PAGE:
John Sieger
Sieger on Songs

“Play With My Mind”

The late Lou Whitney and his band The Skeletons, were American classics.

By - Oct 16th, 2014 10:28 am
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Lou Whitney. Photo from thestudiospringfield.com.

Lou Whitney. Photo from thestudiospringfield.com.

I’ve been meaning to write about a phenomenon out of Springfield, Missouri, a group that goes around with a couple names, The Skeletons and The Morells. It’s a story that’s personal to me, because I’ve been loving these guys ever since The R&B Cadets opened for them in Chicago and I had to pick my jaw up off the floor. If you think cool is leather pants or loud Marshall amps, this probably isn’t your kind of article and might want to wait till next week when a serious appreciation of Jimi Hendrix is in the pipeline. I scrapped that idea when I heard about the passing of the Grandfather Of Cool, Lou Whitney.

Lou was a father figure to guys just a little younger than him and maybe even some his age or older. You see, he had the secret. He was like the Humphrey Bogart apparition in Woody Allen’s Play It Again Sam — all-knowing, unflappable and a dispenser of of sage advice. In the movie, Bogie mostly coached Woody on how to attract “dames.” Lou, on the other hand, was all over the place and usually right about everything. But his specialty was rock’n’roll and he was overqualified.

In his early days he had played beach music with artists like Major Lance and Otis Redding protege Arthur Conley. When he arrived in the Southwestern corner of Missouri in the ‘70s, he started being the Lou who has literally hundreds of almost-as-cool folks pinning up stories and things he said (nowadays it would be on their Facebook page). He put bands together and got a great studio up and running. Already a solid bass player, he became a no-BS producer of note. Everyone from Jonathan Richman to Boxcar Willie made records with him and his extraordinarily tight band.

After that fateful Chicago concert, we struck up a friendship with Lou and the rest of his band. What a band it was. It included D.Clinton Thompson, whom Lou claimed was one of the six best guitarists in America. I think he was being modest on Donnie’s behalf. I usually put him right at the top and the trail of broken-hearted axemen who saw him and despaired will back me up on that.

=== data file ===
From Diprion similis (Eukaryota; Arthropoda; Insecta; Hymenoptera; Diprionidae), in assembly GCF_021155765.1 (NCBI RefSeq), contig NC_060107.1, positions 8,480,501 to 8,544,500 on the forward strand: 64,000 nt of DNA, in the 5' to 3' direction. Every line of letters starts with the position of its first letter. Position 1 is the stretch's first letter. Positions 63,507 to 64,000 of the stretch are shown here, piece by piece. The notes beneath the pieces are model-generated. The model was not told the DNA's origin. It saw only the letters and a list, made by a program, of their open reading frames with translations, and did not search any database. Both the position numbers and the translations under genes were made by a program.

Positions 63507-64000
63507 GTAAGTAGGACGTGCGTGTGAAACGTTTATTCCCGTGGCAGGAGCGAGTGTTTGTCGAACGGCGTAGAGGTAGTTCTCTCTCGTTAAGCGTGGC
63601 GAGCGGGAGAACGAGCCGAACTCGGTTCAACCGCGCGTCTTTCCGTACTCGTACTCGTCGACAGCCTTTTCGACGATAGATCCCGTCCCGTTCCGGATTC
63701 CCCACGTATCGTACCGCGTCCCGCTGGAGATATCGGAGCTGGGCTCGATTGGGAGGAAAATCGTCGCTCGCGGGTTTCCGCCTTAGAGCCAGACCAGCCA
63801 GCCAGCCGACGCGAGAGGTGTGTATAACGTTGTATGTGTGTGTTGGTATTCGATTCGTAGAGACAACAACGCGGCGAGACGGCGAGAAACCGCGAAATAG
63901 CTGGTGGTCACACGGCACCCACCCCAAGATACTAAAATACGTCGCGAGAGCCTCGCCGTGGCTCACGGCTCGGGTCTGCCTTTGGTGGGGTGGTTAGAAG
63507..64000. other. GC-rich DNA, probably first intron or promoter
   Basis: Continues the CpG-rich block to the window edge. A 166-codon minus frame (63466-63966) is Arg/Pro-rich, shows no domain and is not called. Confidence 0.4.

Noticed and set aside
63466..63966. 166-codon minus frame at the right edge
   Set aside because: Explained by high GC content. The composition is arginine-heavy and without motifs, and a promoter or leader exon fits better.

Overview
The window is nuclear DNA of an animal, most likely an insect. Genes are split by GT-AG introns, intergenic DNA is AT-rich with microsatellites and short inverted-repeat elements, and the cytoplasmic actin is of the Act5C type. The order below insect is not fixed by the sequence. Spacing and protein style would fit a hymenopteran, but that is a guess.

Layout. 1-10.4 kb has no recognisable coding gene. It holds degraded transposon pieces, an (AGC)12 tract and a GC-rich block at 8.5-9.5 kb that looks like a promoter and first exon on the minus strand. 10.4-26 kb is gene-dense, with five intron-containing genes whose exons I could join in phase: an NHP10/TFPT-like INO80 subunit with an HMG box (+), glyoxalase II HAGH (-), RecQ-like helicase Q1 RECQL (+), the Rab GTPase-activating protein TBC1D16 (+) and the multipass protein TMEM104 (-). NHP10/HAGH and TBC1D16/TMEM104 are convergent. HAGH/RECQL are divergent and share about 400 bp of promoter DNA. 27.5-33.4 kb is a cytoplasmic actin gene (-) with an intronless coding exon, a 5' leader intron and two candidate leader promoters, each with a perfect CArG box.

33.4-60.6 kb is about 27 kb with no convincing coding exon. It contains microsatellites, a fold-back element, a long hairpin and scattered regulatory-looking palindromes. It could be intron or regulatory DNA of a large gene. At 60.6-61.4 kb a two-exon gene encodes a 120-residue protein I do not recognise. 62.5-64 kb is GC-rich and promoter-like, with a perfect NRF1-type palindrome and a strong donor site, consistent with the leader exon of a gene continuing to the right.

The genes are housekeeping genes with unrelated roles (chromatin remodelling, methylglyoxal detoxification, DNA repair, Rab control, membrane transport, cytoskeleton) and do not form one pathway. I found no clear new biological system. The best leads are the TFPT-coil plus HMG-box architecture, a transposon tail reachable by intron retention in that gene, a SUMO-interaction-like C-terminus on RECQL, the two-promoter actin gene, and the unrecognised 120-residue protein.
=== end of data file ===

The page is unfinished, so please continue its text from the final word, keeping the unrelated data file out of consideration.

Others in his band, like Joe Terry on keys and Bobby Lloyd Hicks, were all good enough to get hired by the likes of Dave Alvin and Steve Forbert. When they all converged on the studio for a session, they were pretty much the best house band north of Memphis and between the coasts. I had dreams of going to Springfield to record with them. Not dreams as in “vague wishes to one day do something.” Actual nighttime fully unconscious REM dreams where I was in the studio and hanging out in this town I‘d never been in and being an honorary Skeleton. In 2003 that dream came true.

Michael Feldman, the only other guy I know as funny as Lou and the host of NPR’s Whad’ya Know, wanted to get a bunch of the songs we had written on a disc with Lou and the boys backing me. Who was I to argue? So I went and got to experience a little bit of the magic that seems to hang in the air down there. The result, called Her Country, still one of my favorite albums, was joy to make. Aside from the musicianship and sage advice from Lou, there was the rare opportunity to witness a unique meeting of the minds. As I sat between Lou and Mike, a latter day Groucho, and listened to them riff on current events, I felt no need to speak. Not that I could have anyway, I was laughing too hard.

One of the obvious things that Lou told me long ago stays with me to this day. I had called him in the middle of some turbulent period in my career. In our conversation I was trying to get to what made his band so damned good. He told me, “John, when somebody brings in something they like and they want to do it, we just all go for it.” Stunning in it’s simplicity and the very definition of teamwork — but in the world of music, where egos and thin skin seem to be the rule, way harder than it sounds.

The bands Lou and Donnie and the rest of these Ozark savants were in, were very hard to pin down. The word “eclectic” is a cliche and should be retired in most cases, but they were just that. They could play straight country, soul, garage and psychedelic rock with equal aplomb and the thread that ran through it was a loose brand of very casual humor. The music was tight as a drum, but they were chewing gum on stage, looking like it was the most common thing in the world. Lou’s stage patter was golden and I wish I’d written down his intros. One, for a song called Ugly and Slouchy, described the kind of girl who stood outside the stockyard gates with scratches around her ankles, threw a mattress to the ground and hollered “Curb service!” Not the most highbrow thing I ever heard, but you can imagine it, even if you can’t hear his perfect delivery.

To get an idea of the tossed-off feel his one liners had, here is a video of one of my favorite Morells songs, Play With My Mind. The intro is, as usual, almost as good as the song. He quotes his friend, the writer of the tune, Cornell Hurd, “This song goes out to anyone who is recovering from anything… anywhere.” It’ll be a while before we recover from the loss of the ultimate mensch, Lou Whitney, but watching this video helps.

Note: While writing this piece I received news that Larry Penn, the object of another of my essays also passed away. It’s hard to lose two heroes in the same week, I can only wish their families the best and hope that in the weeks to come things slow down a little. Here is the piece about Milwaukee’s greatest folk singer and one of his many wonderful songs, Rondinellie’s Castle.

Play With My Mind

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